Most of the other recorded stone rectangles in Brittany are in a dilapidated state or have been removed entirely, but similarities have been noted with the station stones at Stonehenge. These four stones marked the corners of a rectangle whose side lengths were in the ratio 5:12, another Pythagorean combination yielding a diagonal of length thirteen units. The station stone rectangle is not cardinally oriented, but its shorter sides are themselves oriented upon midsummer sunrise and midwinter sunset, while the longer sides align roughly with an extreme rising position of the moon. This is similar enough to be intriguing, but different enough that it does not provide compelling corroborative evidence.

Nonetheless, despite the many problems and unresolved issues, the fact that people in the Neolithic or Bronze Age could have encapsulated four distinct characteristics—geometrical and numerological perfection, cardinal orientation, and astronomical alignments—in such a simple setting is truly remarkable. We do not have to accept Thom's megalithic yard at face value or postulate that the builders conceptualized Pythagorean geometry to appreciate this fact.

Nor do we have to assume that the builders chose their latitude in order to believe that the solstitial alignments of the diagonals were fully intentional. True, Crucuno would not have "worked" if it had been located much farther north or south. It is also true that such ideal latitudes are few and far between. For example, a square enclosure with similar properties would need to be placed much farther north—around Carlisle in northern England (latitude 55.0°)—and a 3:4 rectangle with its longer sides north-south would have to be located around latitude 59.6°, somewhat to the north of the Orkney Islands in northern Scotland. But what seems to us a case of remarkably good luck could, for people living in the Carnac area and unaware of differences farther afield, simply have seemed an intrinsic property of nature. In encapsulating the interconnectedness of geometry and astronomy in this modest but powerful way, the Crucuno rectangle may have provided a clear confirmation of the unity and integrity of the cosmos.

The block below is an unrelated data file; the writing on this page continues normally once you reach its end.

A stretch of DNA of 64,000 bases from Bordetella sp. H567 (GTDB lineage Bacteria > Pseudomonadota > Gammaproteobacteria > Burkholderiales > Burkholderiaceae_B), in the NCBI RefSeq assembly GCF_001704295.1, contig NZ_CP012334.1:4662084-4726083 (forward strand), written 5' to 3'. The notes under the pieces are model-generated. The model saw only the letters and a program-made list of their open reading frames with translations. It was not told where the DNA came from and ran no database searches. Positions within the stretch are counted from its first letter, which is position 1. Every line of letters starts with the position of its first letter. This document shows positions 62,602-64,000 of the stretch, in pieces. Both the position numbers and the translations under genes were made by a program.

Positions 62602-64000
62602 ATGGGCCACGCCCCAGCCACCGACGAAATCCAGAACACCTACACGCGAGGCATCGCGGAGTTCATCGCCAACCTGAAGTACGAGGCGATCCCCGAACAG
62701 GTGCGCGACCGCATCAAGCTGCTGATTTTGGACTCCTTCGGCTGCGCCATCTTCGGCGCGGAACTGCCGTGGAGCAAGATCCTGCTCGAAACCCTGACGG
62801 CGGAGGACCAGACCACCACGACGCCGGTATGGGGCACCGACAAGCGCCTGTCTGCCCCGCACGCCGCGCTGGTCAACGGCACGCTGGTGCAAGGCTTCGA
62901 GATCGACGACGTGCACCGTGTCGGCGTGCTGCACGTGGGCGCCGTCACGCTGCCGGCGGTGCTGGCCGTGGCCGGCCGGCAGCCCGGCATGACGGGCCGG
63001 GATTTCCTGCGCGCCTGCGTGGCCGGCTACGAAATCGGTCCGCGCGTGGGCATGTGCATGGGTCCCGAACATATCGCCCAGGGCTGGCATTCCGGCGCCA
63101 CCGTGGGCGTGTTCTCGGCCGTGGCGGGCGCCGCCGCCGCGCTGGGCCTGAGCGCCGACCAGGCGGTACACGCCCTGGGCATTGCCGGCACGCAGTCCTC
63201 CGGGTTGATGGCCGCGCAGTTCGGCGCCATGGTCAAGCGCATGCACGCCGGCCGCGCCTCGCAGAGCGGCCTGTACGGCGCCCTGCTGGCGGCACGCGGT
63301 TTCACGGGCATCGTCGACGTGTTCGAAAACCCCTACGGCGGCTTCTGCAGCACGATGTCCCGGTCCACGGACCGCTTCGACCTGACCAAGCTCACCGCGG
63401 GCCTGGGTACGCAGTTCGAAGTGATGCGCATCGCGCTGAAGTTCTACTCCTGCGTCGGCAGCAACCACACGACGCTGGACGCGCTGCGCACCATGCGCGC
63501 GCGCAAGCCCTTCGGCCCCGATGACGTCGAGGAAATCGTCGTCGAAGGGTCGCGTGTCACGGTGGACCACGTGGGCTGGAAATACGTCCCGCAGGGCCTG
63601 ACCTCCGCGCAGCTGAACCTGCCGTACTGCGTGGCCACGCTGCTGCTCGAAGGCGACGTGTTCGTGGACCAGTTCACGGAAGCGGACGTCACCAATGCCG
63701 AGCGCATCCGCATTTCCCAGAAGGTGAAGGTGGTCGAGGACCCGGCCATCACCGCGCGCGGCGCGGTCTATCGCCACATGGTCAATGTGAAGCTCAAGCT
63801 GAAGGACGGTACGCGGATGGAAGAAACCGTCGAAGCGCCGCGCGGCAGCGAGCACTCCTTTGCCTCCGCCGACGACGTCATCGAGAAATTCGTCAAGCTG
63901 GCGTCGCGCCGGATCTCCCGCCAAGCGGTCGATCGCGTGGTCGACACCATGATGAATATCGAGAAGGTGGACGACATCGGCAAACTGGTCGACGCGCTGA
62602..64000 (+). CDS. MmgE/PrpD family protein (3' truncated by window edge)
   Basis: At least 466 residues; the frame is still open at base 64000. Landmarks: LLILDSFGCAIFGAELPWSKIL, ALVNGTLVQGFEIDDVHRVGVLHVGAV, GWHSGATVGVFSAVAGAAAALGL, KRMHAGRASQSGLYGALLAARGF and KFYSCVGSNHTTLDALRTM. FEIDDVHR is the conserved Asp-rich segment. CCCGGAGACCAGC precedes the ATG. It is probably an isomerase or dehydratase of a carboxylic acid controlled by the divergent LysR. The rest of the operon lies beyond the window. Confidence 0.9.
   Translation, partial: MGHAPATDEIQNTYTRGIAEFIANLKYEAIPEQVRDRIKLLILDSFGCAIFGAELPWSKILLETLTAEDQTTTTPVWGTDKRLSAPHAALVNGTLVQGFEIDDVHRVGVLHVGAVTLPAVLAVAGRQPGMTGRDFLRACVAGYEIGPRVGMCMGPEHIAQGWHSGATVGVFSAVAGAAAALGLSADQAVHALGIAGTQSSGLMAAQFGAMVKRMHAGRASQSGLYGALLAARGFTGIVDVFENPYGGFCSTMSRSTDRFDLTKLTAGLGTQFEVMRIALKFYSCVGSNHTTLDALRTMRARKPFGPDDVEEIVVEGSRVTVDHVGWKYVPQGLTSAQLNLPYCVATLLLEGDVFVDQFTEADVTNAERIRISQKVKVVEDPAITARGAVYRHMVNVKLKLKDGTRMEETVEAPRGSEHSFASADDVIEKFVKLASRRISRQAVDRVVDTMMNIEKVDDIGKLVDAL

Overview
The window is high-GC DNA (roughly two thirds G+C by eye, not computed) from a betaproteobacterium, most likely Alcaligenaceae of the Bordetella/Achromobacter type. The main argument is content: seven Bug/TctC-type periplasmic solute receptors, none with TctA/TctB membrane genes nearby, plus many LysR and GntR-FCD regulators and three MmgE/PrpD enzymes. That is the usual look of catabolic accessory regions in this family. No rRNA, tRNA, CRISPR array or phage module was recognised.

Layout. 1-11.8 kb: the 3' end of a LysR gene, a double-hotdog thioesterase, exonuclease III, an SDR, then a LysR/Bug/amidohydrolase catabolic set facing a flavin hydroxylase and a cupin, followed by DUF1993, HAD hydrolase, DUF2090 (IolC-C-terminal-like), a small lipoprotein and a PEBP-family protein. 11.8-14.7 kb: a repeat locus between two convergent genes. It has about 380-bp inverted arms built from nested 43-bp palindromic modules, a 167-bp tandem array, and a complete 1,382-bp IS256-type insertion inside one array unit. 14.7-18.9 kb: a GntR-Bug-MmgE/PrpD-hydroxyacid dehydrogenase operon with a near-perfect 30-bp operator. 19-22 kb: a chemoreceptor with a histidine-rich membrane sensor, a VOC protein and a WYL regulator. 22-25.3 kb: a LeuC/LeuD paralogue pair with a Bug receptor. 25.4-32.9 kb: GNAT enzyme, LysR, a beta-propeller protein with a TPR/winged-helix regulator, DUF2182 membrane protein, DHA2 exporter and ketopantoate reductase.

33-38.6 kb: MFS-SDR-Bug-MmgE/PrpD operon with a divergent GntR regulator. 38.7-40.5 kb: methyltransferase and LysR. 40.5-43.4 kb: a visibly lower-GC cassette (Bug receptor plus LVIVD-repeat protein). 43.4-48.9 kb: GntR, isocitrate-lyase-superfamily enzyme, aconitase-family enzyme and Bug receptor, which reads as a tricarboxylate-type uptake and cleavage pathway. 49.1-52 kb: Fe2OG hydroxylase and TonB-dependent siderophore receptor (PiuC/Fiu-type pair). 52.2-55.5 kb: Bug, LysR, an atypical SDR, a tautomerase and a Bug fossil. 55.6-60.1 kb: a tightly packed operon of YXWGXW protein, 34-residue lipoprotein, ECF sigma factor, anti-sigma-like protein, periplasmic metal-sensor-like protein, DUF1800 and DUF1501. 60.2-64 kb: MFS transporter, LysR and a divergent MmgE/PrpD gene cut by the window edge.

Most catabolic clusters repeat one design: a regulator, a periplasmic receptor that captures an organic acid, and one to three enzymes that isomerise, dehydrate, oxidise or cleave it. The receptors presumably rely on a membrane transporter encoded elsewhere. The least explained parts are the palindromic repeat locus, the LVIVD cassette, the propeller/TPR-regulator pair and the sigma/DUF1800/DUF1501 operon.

See also:

Cardinal Directions; Equinoxes; Solstitial Directions; Thom, Alexander (1894-1985).


References and further reading

Burl, Aubrey. Megalithic Brittany, 133. London: Thames and Hudson, 1985.

-. A Guide to the Stone Circles of Britain, Ireland and Brittany,

254-255. New Haven: Yale University Press, 1995.

-. The Stone Circles of Britain, Ireland and Brittany, 331-348. New

Haven: Yale University Press, 2000.

Giot, Pierre-Roland. La Bretagne des Mégalithes, 83. Rennes: Éditions Ouest-France, 1997. [In French.]

Le Cam, Gabriel. Le Guide des Mégalithes du Morbihan, 67. Spézet, France: Coop Breizh, 1999. [In French.]

Ruggles, Clive. Astronomy in Prehistoric Britain and Ireland, 82-83. New Haven: Yale University Press, 1999.

Thom, Alexander, and Archibald S. Thom. Megalithic Remains in Britain and Brittany, 19-20, 175-176. Oxford: Oxford University Press, 1978.